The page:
Chapter 1 introduces the financial problem facing the Church today even in the midst of the American financial recovery, and the thesis of the project is presented. In addition, the theological background for the study with exegetical analysis of the Lukan parables is presented.
Chapter 2 outlines the project research plan and methodology. A weekly progress report is also included in this chapter.
Chapter 3 presents the qualitative and quantitative project analysis gathered from both a pre- and post-study survey and a pre- and post-study financial giving report. The chapter concludes with an executive summary that outlines the positive change in group members' habits and suggestions for further implementation of the project.

A Multiple Case Study: Participative Decision-Making in Four Black Indiana Churches

Author
Michael S. Johnson D.Min.
Abstract
This research study looked at factors in participative decision-making that would balance congregational polity and pastoral authority. A multiple-case study was conducted with four Black Baptist churches in central Indiana. Fifteen participants were interviewed across cases and organizational documents were analyzed. Four themes emerged from the study. They included effectiveness, unified involvement, decision parameters, and trusted leadership. Effectiveness related to support for a decision. Unified Involvement was about members’ sense of belonging. Parameters involved areas where certain groups had discretion in decision-making. Lastly, trusted leadership pertained to the calling of a pastor and the confidence members placed in that calling.

Equipping staff parish relations committees to have crucial conversations that lead to greater syzygy with staff and improved performance

Author
John A. Laughlin Sr.
Abstract
Syzygy is to be a team that moves as one, pulling powerfully in the same direction. In the United Methodist Church, the Staff Parish Relations Committee has the responsibility to supervise the work of church staff, but too many are faltering in their duties. This project details a workshop designed to guide the church in becoming more effective in directing and supervising the work of staff. Participants will learn how to create a culture of trust and accountability that leads to improved staff performance. Failing to manage staff, ignoring division, and tolerating poor performance is bad stewardship.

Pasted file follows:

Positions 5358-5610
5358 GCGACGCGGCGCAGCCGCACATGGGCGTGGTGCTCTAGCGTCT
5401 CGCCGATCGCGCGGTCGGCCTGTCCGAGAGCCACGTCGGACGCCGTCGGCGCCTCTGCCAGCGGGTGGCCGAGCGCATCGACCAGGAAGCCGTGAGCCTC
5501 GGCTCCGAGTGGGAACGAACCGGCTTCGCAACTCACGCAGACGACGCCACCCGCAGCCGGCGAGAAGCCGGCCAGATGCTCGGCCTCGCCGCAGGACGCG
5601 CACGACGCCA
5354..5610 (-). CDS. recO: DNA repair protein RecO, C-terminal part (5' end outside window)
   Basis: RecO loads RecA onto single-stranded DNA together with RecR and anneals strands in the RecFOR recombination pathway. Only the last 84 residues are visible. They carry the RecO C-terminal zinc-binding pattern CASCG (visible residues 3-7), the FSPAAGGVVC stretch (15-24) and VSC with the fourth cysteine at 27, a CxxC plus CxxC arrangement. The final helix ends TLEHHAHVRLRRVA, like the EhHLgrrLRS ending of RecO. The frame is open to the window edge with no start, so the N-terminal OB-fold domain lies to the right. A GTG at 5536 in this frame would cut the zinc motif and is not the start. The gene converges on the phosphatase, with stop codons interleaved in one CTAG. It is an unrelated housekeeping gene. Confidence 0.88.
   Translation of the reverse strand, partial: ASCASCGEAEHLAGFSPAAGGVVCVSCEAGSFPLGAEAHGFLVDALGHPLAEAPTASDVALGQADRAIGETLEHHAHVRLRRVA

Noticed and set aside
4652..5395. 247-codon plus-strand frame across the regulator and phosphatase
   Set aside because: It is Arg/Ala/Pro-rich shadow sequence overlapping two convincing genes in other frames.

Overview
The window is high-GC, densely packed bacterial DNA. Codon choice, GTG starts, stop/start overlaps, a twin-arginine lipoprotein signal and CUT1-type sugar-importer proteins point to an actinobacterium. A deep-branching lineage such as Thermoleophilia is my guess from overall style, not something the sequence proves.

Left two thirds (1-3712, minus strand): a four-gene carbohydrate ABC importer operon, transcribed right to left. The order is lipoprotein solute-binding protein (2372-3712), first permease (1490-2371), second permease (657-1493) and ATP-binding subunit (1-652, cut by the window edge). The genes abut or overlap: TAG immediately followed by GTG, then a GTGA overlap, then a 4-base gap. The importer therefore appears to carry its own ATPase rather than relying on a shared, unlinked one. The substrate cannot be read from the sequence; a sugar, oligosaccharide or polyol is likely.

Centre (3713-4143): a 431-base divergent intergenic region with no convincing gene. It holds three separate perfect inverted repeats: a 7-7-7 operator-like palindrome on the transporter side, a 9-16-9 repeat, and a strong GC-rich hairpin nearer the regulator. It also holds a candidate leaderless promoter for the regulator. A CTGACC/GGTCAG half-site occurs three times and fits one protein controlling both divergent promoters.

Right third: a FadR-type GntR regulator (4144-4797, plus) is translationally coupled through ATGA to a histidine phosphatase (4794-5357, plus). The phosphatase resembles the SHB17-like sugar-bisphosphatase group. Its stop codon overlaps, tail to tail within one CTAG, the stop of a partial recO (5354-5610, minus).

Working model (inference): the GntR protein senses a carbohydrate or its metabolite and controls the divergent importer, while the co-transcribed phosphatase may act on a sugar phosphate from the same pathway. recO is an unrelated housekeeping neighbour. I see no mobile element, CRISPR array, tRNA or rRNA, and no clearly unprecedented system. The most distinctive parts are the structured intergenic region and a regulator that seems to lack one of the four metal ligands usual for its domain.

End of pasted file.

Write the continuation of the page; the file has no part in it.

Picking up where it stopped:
[Note about entry: Abstract submitted to the Atla RIM database on behalf of the author. The text appears in its entirety as it does in the original abstract page of the author’s project paper. Neither words nor content have been edited.]

The Impact of a Staff Performance Management System on Performance Outcomes and Employee Commitment in a Private, Christian, Higher Education Institution

Author
Janis Lynn Ryder D.Min.
Abstract
This thesis explored performance management in a private, Christian, Canadian, higher education institution. A Model for Effective Performance Management was developed which served as a framework for a participatory action research project that piloted a staff performance review process and tool aimed at improving employee performance and organizational commitment of university staff employees. Seven university departments were part of the pilot project which included participating in supervisor training, testing a new performance review process and tool, and providing post-pilot feedback.
Post-pilot online survey results and interviews with leaders demonstrated a higher rate of completed performance reviews, increased competency and comfort level of supervisors/appraisers to lead performance review conversations, and increased employee commitment and performance resulting from the performance review experience.
There are opportunities for HR professionals, churches, and para-church organizations to use and benefit from this research and the Model for Effective Performance Management.

Navigating organizational and leadership challenges as an assistant pastor, serving in an interim pastoral role

Author
Joel David Hathaway
Abstract
The purpose of this study was to explore how assistant pastors navigate challenges of adaptive leadership when the church loses its senior pastor, and the assistant pastor is expected to lead through the transition. A qualitative research methodology was employed to explore the scope of this topic. This study found that the exiting senior pastor, existing assistant/interim pastor, incoming senior pastor, and congregation all play active roles in guaranteeing success during pastoral transitions. This sh1dy also identified steps churches and pastors can take to retire outdated leadership models while integrating collaborative leadership methods that prepare congregations for periods of transition.